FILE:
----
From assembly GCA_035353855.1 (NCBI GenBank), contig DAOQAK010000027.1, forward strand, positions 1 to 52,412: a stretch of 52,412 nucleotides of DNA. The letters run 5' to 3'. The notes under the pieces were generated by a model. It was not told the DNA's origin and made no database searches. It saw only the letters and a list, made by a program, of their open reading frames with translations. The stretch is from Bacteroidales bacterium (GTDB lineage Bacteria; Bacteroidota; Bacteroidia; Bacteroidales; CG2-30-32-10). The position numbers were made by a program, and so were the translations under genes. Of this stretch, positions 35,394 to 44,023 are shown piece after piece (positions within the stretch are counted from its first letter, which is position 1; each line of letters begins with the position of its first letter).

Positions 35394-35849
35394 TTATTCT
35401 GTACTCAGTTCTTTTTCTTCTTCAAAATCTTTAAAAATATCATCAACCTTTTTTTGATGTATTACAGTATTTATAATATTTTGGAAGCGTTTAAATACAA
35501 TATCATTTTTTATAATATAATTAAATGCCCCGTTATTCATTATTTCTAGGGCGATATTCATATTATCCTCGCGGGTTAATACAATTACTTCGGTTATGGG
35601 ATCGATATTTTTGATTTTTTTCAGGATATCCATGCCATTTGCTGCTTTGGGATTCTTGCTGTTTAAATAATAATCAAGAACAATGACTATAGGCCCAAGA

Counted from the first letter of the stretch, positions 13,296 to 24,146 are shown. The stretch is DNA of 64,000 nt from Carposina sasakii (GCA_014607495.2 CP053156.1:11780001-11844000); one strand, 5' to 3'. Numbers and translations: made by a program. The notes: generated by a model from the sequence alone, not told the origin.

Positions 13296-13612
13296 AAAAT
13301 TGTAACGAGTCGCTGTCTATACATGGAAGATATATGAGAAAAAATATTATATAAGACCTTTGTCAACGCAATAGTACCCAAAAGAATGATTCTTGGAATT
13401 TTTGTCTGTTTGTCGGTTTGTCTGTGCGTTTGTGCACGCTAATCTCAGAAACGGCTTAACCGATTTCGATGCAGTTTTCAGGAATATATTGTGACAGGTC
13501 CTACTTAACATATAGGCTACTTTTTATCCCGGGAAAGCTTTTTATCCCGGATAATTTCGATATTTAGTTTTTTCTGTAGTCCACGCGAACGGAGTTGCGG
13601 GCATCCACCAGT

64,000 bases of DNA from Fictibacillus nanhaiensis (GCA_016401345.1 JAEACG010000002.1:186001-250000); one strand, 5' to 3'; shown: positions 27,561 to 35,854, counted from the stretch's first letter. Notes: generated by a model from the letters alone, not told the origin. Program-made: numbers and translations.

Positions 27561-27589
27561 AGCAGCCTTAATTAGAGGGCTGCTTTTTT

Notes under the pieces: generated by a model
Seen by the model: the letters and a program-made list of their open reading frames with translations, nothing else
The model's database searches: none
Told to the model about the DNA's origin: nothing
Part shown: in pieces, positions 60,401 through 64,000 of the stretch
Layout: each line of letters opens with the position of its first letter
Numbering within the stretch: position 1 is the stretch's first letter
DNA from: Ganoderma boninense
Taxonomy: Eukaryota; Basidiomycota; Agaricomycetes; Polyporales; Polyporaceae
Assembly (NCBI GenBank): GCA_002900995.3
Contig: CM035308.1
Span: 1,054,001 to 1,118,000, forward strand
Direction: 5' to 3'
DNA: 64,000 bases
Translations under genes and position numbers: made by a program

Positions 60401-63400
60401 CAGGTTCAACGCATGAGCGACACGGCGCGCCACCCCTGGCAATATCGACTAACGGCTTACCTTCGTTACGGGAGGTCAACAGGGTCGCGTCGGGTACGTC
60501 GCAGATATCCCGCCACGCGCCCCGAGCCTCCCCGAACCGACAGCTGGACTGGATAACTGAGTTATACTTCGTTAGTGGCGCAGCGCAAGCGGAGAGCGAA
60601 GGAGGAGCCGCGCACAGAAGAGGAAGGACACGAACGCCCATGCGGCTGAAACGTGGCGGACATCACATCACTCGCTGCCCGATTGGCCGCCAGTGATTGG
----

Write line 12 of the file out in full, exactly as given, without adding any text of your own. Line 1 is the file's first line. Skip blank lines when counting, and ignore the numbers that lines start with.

13501 CTACTTAACATATAGGCTACTTTTTATCCCGGGAAAGCTTTTTATCCCGGATAATTTCGATATTTAGTTTTTTCTGTAGTCCACGCGAACGGAGTTGCGG